ScaledAgile has been used as a framework for product development across the organization global. The whole organization is undergoing a transformation from waterfall way of working to the SAFe agile way of working and roadmap is till 2019.
The Framework used for the transformation can be summarized into 4 major steps
- Develop products in the Agile way with focus on Basic Agile practices (Scrum)
- Establish Product Ownership with focus on Enabling Scaling aspects (SAFe practices)
- Establish a release pipeline with continuous integration (supported by Automation)
- Adopt a DevOps Culture with focus on Continuous delivery (to production environment)
This includes a comprehensive diagnosis of the various business processes, agile practices and behavior, engineering practices, delivery maturity and recommendations for the transition. A coaching and tooling plan is also an outcome of the diagnostics.
- Predictable Releases to customers (hitting the market with features every three months with features and business criticial bugs with less than 2 weeks with all the regulatory compliance)
- Feature planned vs Feature delivered per program increment > 80%lose
- Defect reduction co t 45%
- Team velocity – Baseline vs actual.
- Very high sense of ownership and high levels of engagement
Transformation team Profile
- Agile Capability program manager -1 FTE
- Agile Deployment Program Management – 1 FTE
- Communication expert – 1 FTE (Today we are 0/1)
- Coordination - 1 FTE
- Enterprise Agile Coaches – 16 (Today we are 9 /16)
Munish Malik - Measure What MattersMunish MalikProduct OwnerSpringer Nature
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While working with Agile projects, tracking and showcasing the progress of the project is an integral component that is of special interest to the account managers, product/ project managers, product owners and business stakeholders. A typical Agile project would be working with estimates, story points, velocities, burn-up or burn-down charts.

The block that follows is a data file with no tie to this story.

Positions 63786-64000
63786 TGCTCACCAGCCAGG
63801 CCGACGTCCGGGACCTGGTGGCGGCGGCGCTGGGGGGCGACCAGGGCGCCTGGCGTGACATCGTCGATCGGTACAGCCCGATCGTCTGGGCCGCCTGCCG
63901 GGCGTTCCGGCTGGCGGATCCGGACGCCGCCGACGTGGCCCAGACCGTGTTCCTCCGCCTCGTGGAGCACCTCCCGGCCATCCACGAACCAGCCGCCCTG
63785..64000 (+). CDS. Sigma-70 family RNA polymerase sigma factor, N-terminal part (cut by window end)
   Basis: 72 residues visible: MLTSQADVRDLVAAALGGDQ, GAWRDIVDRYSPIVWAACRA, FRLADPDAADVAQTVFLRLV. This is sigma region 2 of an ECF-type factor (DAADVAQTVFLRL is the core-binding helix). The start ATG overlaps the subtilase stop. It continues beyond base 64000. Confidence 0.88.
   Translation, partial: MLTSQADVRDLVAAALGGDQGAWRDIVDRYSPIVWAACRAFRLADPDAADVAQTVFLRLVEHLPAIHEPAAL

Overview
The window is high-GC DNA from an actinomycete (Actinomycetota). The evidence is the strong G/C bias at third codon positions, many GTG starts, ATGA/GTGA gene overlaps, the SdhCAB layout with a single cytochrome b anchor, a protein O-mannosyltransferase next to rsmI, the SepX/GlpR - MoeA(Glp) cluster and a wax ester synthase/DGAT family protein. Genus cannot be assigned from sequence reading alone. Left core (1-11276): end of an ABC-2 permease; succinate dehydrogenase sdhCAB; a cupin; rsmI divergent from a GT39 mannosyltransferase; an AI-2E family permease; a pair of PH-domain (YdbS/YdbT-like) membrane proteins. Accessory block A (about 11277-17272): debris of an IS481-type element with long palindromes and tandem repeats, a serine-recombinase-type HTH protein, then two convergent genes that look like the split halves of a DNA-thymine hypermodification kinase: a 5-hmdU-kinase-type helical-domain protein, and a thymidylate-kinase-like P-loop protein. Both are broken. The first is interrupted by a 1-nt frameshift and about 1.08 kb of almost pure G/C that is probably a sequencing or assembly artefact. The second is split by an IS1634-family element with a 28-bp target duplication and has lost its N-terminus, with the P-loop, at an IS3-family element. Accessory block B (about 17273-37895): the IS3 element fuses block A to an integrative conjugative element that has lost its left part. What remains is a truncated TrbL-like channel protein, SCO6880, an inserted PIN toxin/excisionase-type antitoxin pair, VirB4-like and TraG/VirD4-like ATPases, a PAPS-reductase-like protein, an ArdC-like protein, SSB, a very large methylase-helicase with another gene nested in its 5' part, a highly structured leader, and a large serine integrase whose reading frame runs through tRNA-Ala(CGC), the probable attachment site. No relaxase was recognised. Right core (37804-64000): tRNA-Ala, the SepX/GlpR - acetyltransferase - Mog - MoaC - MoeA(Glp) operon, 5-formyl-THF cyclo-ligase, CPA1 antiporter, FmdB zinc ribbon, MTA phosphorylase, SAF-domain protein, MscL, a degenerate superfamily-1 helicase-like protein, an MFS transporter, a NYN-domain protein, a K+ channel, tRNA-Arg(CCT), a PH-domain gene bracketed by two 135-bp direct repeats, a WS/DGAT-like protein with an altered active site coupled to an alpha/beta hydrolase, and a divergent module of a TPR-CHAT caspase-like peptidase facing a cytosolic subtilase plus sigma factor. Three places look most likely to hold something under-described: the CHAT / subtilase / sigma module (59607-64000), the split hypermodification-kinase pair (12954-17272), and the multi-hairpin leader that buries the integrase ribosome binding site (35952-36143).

I have witnessed numerous sprint reviews and showcases where the business is only waiting to see those few slides of the presentation where there is the "actual" red worm, running against the "planned" green worm, trying to catch-up. If the red worm is ahead, I have seen a smile on the faces of the stakeholders. If it matches the green one, there is a sigh of relief. And as a development team you should just pray that the poor red guy is not falling behind the green one, lest it might lead to a lot of questions starting with why, how, what etc.
There have also been times where there have been some unfortunate heated discussions that last forever on why did the team end up not claiming a few points that they had committed. What gets lost is what the team accomplished in the sprint that adds good value to the product. There have also been times where the estimates are being questioned by the product owner or account managers. If you are working in a distributed setup where the product owner is working out of a different country, the problem is even bigger.
Let us think about a scenario where the project gets completed on time, budget and scope. Majority (or all) of estimates were correct. However, when the product went live to the market it failed big time. What is the use of building such a product?
Are we focusing too much on numbers and points and overlooking the other important aspects of Agile software development such as producing software that delights the customers and looking for ways on how we can measure that? Are we measuring if we are creating a solid, robust and a scalable platform that is ready for future developments and enhancements? Are we measuring the outcomes of the time we are spending in the shoes of the people who will actually use the software?